Predictable. The team has a regular cadence. They can set goals and expectations around deadlines.
Challenge: Shipping compiled code.
Most advice about improving team velocity talks about continuous delivery. Ship constantly! As many times a day as you call! Roll back if you need to! Tell us about that time you broke prod! YOLO!
Here’s a fun story about a simple mistake on an iOS build. An early build of the – much anticipated – GMail for iOS broke notifications, popped up error messages constantly, and had to be pulled from the store. I worked next to that team at the time (had worked on that team, even), and I remember it, viscerally.
That was 2011, and things have improved since then. We have better Continuous Integration, and we know which build is signed with what certificate. The app store has improved, too, and wait times are shorter. You can expedite an emergency bug fix. Google Play even has staged rollout (how did we live without that?) although iTunes still doesn’t. You cannot rollback an app in the iTunes store, or on Google Play.
With auto-update, it’s easy to think that everyone gets the latest version. This is not true. People can turn it off, be selective about what they update, or go several days without connecting to WiFi. We have to remember that the typical tech worker on their high end device with fast internet at work and at home downloading the latest new shiney is not our typical user.
The worst case scenario has got less bad, but ultimately, remains the same. There is no “lol that time I broke prod for 2 minutes!” story. There is a frantic patch and test and release and impatient waiting and in the time that takes, the vitriolic reviews from users you would never otherwise hear from. Reviews that insult everyone on the team and suggest you all need to be fired (genuine paraphrasing from reviews I have read about things I have worked on).
One small mistake. Several hours to fix. Months of trying to rebuild your star rating.
A regular release cycle is the core of a predictable mobile team.
However this is not just about the decision to release on whatever cadence – but everything that goes into it.
How do you build confidence in that release?
What is your automated testing like? This will catch bugs as you write them.
Do you have manual QA? Is it thorough? Do you ever find bugs that should be caught in QA? This will catch bugs after you wrote them, but you want to be confident they are caught before you release them. It’s great for discovering weird User Experience edge cases that happen with humans (but not so much with automatons). Tell them ahead of time what’s coming up so they can think about how to test it (and look out for it).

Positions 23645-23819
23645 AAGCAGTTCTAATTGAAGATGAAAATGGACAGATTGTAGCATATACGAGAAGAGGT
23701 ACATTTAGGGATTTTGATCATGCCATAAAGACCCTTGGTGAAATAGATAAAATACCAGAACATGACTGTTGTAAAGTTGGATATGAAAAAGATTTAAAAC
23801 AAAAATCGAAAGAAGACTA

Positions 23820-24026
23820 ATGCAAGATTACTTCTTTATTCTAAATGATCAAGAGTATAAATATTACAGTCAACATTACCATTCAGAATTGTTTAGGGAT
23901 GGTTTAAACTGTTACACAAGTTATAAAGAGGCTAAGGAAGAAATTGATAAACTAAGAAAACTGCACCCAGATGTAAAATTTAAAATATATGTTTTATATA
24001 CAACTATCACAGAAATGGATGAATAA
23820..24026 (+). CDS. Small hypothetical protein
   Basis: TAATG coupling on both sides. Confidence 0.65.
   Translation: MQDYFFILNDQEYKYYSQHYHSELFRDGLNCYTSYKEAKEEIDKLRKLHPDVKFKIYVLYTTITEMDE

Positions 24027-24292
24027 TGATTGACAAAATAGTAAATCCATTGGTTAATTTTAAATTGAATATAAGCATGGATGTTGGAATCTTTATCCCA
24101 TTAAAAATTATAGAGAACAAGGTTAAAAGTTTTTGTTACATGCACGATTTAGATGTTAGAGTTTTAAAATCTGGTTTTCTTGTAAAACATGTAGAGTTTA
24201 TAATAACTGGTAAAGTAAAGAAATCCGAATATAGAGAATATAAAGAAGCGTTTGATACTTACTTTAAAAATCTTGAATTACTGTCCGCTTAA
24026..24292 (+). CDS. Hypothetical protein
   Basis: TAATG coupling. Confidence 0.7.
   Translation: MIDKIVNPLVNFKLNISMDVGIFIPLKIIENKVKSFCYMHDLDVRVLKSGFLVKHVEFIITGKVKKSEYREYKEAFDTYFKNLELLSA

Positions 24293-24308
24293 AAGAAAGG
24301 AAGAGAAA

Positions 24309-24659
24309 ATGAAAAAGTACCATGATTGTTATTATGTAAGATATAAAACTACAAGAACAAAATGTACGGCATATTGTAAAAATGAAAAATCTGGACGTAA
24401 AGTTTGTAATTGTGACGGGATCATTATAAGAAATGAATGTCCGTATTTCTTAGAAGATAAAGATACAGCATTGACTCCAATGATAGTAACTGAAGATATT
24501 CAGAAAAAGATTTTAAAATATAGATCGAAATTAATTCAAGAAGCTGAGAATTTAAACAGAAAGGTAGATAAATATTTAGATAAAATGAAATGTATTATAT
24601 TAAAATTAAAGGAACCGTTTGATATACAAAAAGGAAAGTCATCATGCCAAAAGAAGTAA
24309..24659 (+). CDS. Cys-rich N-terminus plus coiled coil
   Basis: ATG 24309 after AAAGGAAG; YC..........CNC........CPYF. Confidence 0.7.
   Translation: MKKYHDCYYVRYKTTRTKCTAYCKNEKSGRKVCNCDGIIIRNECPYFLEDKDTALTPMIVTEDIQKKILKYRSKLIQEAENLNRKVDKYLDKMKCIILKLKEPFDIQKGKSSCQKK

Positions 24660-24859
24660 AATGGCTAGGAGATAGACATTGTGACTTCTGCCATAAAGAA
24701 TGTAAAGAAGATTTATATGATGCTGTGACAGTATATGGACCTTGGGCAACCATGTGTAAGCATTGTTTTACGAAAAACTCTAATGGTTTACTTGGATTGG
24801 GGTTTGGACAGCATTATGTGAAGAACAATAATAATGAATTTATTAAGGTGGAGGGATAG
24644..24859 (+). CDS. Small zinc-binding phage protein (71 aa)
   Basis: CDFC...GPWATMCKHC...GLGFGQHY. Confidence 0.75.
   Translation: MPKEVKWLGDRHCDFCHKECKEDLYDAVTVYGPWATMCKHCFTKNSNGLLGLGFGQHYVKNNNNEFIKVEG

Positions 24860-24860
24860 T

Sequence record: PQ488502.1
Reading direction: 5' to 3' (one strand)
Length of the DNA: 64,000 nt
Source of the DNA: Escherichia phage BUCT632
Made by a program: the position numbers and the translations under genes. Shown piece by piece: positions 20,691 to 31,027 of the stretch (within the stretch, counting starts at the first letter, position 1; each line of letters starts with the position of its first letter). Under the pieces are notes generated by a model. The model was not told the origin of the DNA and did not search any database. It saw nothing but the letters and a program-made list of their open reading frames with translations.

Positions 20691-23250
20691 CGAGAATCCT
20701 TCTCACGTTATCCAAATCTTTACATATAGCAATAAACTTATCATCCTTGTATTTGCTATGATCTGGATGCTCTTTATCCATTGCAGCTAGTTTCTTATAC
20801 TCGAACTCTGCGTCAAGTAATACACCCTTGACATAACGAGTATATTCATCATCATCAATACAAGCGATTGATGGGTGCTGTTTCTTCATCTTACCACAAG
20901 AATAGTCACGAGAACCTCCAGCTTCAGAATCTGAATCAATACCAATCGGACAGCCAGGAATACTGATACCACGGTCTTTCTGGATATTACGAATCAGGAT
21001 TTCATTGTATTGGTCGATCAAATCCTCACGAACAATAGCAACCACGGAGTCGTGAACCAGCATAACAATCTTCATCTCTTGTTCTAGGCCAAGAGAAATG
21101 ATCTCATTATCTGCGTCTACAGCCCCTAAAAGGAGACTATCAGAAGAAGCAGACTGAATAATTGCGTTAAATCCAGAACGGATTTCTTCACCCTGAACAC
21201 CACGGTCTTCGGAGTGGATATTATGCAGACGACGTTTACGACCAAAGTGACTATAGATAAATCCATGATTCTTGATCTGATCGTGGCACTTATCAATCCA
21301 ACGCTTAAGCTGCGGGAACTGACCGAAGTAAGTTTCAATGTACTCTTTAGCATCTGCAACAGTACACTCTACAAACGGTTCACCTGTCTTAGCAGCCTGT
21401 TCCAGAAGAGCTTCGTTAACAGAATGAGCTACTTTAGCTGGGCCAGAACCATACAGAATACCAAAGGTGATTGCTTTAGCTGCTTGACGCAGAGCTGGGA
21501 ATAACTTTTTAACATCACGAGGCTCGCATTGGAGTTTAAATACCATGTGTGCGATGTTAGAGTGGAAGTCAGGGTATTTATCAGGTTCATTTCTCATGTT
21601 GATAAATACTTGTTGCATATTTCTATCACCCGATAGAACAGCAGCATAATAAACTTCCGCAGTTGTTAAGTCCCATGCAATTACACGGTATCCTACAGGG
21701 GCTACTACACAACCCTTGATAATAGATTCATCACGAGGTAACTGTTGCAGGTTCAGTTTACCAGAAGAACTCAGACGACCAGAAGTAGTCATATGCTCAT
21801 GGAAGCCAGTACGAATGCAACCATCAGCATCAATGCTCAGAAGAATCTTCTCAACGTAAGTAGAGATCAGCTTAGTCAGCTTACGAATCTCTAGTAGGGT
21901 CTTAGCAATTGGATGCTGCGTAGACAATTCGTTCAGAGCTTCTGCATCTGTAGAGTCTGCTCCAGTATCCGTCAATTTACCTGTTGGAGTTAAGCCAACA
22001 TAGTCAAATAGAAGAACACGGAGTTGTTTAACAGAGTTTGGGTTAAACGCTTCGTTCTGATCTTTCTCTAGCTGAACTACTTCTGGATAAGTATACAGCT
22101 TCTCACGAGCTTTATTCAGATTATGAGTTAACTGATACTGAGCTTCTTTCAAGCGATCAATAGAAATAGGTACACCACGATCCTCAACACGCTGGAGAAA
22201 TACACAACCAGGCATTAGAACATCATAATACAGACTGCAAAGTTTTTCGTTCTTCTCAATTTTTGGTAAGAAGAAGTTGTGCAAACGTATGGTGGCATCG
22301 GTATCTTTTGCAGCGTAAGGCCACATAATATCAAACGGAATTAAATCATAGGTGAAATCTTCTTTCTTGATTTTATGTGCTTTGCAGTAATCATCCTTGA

Do you have internal users? Do they actually use the app and tell you about their experience?
Do you have beta users? Do you communicate with them?
Can you commit to the release train?
The thing that will most easily derail your release cycle is trying to stick things into it because you don’t want them to wait until the next release. This is why an effective release cycle is 1) short and 2) rigid.
Short because people are more willing to wait if they don’t have to wait long.
Rigid because patching things in and hoping for the best will result in a delayed and buggy release. You might get away with that once or twice, but not every time, and ultimately breaking those rules undermines them.
Finally, you also have to be willing to kick things off the release train. Feature flags help with this, but ultimately you need to be willing to say about the feature that’s causing problems in the alpha (and FSM-forbid, the beta) this is not ready to launch yet; it will have to wait until the next one.
A common complaint about mobile teams is that they are slower. Mainly this is not about how the writing of code is slower, but that the releasing it to the world is. Even with a rigid two week release cycle, code can be around for up to a month before it goes out in the world. A PR review takes a little longer, it misses the train and voila… two more weeks to go.
A regular release cycle means you can communicate when those changes will be out in the world. A regular release cycle means that leadership (and users!) see improvements regularly, even if it’s not their pet one – yet. They know it’s coming.
I don’t really believe in deadlines. I believe in prioritization, scope, and regular releases.
But I do believe in goals. An effective team can set themselves goals – and meet them.
It’s hard to achieve goals surrounded by chaos, which is why the rhythm of a regular release cycle helps.
Beyond that, prioritizing – what is most important and why? And scoping – what is a unit of measurable improvement? Go a long way.
These are not rocket science. But they require much of the same discipline required to make release cycles regular. A commitment to the realistic, and a willingness to say no.
Read the next part, on setting priorities.